|2019 Rugby World Cup: Wales v Uruguay|
|Wales (7) 35|
|Tries: Smith, Adams, Penalty try, T Williams, G Davies Cons: Halfpenny 4|
|Uruguay (6) 13|
|Try: Kessler Con: Berchesi Pens: Berchesi 2|
A shadow Wales side laboured to a bonus-point victory over minnows Uruguay to set up a World Cup quarter-final against France.
Wales only led 7-6 after a first half littered with handling errors, the only try coming from prop Nicky Smith.
Josh Adams’ fifth score in Japan and a penalty try extended the advantage, only for German Kessler to drive over.
Replacements Tomos Williams and Gareth Davies both crossed to seal the bonus point as Wales topped Pool D.
They only needed two points to do so – thanks to their head-to-head record against Australia – but this result also means they have won all of their World Cup group matches for the first time since the inaugural tournament in 1987.
This was not the match Wales had envisaged.
Head coach Warren Gatland was always planning to make wholesale changes because this fixture came just four days after their bruising victory over Fiji.
The physical nature of that match increased the need for squad rotation, with fly-half Dan Biggar, centre Jonathan Davies and wing George North among those to sustain injuries and prompt 13 changes.
But regardless of the 15 players taking to the field – and no matter how impressive Uruguay were in their shock opening victory over Fiji – Wales were expected to make light work of Los Teros.
The Six Nations champions started with plenty of attacking intent, with backs and forwards alike throwing the ball around freely and trying to make the game as wide and open as possible.
However, the execution did not match the ambition.
There were multiple handling errors – Aaron Wainwright squandered a chance to score a try as he spilled the ball over the line, and Hallam Amos had a try disallowed for a forward pass by Hadleigh Parkes.
Between the many knock-ons and dropped balls, Wales took the lead as prop Smith burrowed over from close range to score his first international try.
A half-time lead of 7-6 left a lot to be desired, and the mistakes continued in the second half.
The sheer volume of errors was illustrated by the fact Amos had a hat-trick of tries disallowed, two for forward passes and one for dropping the ball over the line.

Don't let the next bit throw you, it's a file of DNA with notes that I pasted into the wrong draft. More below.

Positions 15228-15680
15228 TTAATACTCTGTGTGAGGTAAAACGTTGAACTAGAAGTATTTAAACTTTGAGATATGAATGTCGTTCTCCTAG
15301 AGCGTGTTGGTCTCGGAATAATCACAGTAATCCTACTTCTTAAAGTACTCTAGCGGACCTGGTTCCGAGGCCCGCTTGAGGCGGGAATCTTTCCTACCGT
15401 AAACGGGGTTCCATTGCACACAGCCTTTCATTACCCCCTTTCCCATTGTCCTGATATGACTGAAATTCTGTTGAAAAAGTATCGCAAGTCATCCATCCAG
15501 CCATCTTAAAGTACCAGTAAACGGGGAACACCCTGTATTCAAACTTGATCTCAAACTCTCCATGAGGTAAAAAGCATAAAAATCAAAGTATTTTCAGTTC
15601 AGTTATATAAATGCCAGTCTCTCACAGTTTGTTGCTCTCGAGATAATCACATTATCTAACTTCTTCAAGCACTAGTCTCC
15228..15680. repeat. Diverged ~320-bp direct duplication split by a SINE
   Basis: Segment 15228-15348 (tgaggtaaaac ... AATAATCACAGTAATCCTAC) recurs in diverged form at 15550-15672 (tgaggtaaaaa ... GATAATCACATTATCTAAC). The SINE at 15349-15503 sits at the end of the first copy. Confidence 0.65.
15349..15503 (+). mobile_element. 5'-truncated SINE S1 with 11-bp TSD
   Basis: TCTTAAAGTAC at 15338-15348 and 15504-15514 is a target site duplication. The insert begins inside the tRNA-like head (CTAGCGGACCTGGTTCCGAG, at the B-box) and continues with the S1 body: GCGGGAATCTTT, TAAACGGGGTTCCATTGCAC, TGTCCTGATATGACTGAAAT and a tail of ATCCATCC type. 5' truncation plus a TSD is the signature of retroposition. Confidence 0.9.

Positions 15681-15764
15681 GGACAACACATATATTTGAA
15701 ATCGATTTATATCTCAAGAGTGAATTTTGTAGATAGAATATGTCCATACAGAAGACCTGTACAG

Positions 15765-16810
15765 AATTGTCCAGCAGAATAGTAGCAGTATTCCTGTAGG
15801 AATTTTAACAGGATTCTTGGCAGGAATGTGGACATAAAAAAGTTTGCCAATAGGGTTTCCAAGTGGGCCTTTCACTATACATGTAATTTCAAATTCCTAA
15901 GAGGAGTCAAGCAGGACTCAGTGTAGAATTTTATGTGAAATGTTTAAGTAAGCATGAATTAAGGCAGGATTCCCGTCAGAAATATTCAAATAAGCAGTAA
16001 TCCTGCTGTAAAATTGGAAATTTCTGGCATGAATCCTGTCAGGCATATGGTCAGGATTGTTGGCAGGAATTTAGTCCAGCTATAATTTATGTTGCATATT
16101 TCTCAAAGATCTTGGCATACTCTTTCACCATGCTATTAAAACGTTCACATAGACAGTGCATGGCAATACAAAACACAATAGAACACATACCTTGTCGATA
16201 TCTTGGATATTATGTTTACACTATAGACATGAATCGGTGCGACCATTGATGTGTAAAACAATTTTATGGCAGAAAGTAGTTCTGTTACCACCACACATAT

Luckily for Wales, however, it did not matter. Four second-half tries sealed a bonus-point win which few will remember – not that anybody in Wales will care if they follow it up with victory over France on 20 October (08:15 BST).
Los Teros bid to ‘shock the world’
Uruguay had already ensured this was their best World Cup campaign thanks to their thrilling victory over Fiji in their opening fixture.
Los Teros were not content with one win, though, and they spelled that out with a message written in big red letters on a whiteboard at their hotel which read: “Shock the world.”
Given Uruguay had lost all eight of their previous World Cup fixtures against tier-one sides – by an average of 54 points – beating Wales would have done just that.
Their squad is largely comprised of amateur and semi-professional players, and their tight-head prop in Kumamoto, Diego Arbelo Garcia, is a taxi driver.
But they made a mockery of the gulf in quality and resources as they defended stoically to frustrate their opponents on Sunday.
They got under Welsh skins too, with captain Juan Manuel Gaminara goading Aled Davies and Parkes to prompt a scuffle in the tunnel at half-time.
Uruguay had their tails up at that point, only trailing 7-6 at the break thanks to two penalties from Felipe Berchesi.
And although any hopes of another famous win disappeared with Wales’ flurry of second-half scores, Kessler’s try was reward for an admirable effort from a Uruguay side who have made huge progress during this World Cup.
MAN OF THE MATCH – Bradley Davies. Only added to the squad following Cory Hill’s injury, the experienced lock was busy with ball in hand and carried Wales forward with his power in his first appearance of the tournament.
Wales coach Warren Gatland said: “I’m happy with four from four, not too happy with some of tonight. We were poor at times, not clinical, too many turnovers in that first half and probably blew about four or five chances but we showed a little bit of character in the second half.
“We spoke about being a bit more direct. We were probably trying to play a bit too much rugby.
“They’re a tough outfit to put away. They’re tenacious, they make the tackles and they’re a tidy little side.
“We probably didn’t respect the ball enough, (there were) a lot of turnovers. Then, second half, we started being a bit more direct and earning the right to play and we were a bit better.”
Wales: Halfpenny; Adams, Watkin, Parkes, Amos; Patchell, A Davies; Smith, Elias, Lewis, B Davies, Beard, Shingler, Tipuric (capt), Wainwright.
Replacements: Dee, Carre, W Jones, Ball, Moriarty, James Davies, T Williams, G Davies.
Uruguay: Mieres; Leivas, Cat, Vilaseca, Freitas; Berchesi, Arata; Sanguinetti, Kessler, Arbelo, Dotti, Leindeker, Gaminara (capt), Civetta, Nieto.
Replacements: Pujadas, Echeverria, Rombys, Magno, Diana, Ormaechea, Inciarte, Silva.
Officials: Referee, Angus Gardner (Australia); Assistant referees, Luke Pearce (England), Karl Dickson (England); TMO, Rowan Kitt (England).